Spare and fussy with words, he has little of Gabby’s gift of gab. Hunter has the overall demeanor of a grizzled precinct detective — the hard-boiled, means-business character who clumps into the interrogation room after the good cop has left.
“He just had to say one word to you and that one word was like a paragraph or an essay,” May said of Hunter’s captaincy with the Capitals from 1994 until he was traded to Colorado late in the 1998-99 season. “Sometimes he would just look at a guy and that was all that was needed.”
Yes, from the Most Masculine Man in the World, one finger maims; two kills. Instantly.
We could ruin the tough-guy fable and tell you about the playful side of Hunter, like after Jeff Halpern’s second game in the NHL in 1999, a win over Buffalo, when Hunter was a player-development coach after retiring as a player. “I was wearing these brown docksider shoes with my suit, which in the NHL is taboo or frowned upon,” Halpern said Thursday afternoon. “And so after the game I came in the locker room and my shoes were painted with zebra stripes. I had to walk out to the bus in that. It didn’t take long to figure out who had done it. Dale was the number one suspect. I’m pretty sure it was him.” (“I don’t divulge who did that,” Hunter said, busting up laughing at the memory. “He might get me back.”)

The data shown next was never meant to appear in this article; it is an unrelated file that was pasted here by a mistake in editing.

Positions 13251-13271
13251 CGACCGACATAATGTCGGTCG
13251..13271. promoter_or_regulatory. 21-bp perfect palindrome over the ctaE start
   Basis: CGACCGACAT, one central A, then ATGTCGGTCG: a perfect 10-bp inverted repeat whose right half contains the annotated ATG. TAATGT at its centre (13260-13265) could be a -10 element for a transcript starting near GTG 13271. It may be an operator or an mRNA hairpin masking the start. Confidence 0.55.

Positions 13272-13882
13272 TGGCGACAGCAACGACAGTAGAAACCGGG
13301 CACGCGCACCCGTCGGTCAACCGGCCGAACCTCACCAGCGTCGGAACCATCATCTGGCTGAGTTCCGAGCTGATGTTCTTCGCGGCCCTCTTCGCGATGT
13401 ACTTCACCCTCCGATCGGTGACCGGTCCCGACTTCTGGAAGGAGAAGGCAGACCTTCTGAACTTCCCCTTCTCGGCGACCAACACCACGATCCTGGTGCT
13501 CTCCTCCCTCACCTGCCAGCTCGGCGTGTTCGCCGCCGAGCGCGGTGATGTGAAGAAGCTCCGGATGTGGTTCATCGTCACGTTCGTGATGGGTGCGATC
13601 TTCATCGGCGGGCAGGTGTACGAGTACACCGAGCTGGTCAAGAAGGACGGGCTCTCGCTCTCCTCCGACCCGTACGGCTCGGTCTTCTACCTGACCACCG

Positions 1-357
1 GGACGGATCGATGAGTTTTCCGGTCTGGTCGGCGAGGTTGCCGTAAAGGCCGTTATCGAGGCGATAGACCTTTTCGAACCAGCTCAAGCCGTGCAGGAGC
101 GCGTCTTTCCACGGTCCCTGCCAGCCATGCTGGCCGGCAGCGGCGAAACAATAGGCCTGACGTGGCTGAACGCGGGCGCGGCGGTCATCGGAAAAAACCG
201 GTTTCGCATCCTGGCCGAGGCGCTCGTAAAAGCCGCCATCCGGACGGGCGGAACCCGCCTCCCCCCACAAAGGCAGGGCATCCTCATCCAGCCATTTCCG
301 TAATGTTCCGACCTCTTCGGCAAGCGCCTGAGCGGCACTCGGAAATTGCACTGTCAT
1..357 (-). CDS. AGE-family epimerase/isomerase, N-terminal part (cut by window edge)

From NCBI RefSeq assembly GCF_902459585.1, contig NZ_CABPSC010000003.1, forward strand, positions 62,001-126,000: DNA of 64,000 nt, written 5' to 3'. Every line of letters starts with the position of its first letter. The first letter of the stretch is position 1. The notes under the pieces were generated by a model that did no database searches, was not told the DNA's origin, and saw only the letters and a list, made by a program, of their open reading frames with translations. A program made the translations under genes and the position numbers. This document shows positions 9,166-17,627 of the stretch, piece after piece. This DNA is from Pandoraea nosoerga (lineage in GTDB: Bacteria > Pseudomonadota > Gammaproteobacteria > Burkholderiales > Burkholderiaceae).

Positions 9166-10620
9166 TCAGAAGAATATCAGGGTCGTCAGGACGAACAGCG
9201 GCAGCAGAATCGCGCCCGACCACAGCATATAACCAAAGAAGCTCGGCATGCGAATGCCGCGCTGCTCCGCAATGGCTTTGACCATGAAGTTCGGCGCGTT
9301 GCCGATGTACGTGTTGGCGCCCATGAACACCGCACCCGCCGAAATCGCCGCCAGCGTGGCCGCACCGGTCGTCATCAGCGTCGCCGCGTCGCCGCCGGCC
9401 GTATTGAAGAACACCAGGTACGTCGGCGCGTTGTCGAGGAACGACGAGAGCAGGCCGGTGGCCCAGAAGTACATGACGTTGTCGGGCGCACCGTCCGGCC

Or the sentimental fact that Hunter always looks up at the arena’s video scoreboard when his Game 7-winning breakaway goal against the Flyers is shown from 1988. (“All the young kids say, ‘Holy . . . look how slow you were.’ But I did get a breakaway.”)
And, finally, how much it burns him to this day that the Caps lost a 3-1 series lead to the Penguins in 1992. (“We battled for seven games,” Hunter said. “And then they went on and won the Stanley Cup. We had the team, too. We had the team.”)
But on the night when Sid the Kid is back in town and Hunter is again at the forefront of Caps-Pens, only one fact matters: The present.
No sense going back in time and beating himself up for a missed opportunity. Beginning Monday, Dale Hunter, a fighter, leader and player of great renown, got a chance to rectify everything in the past.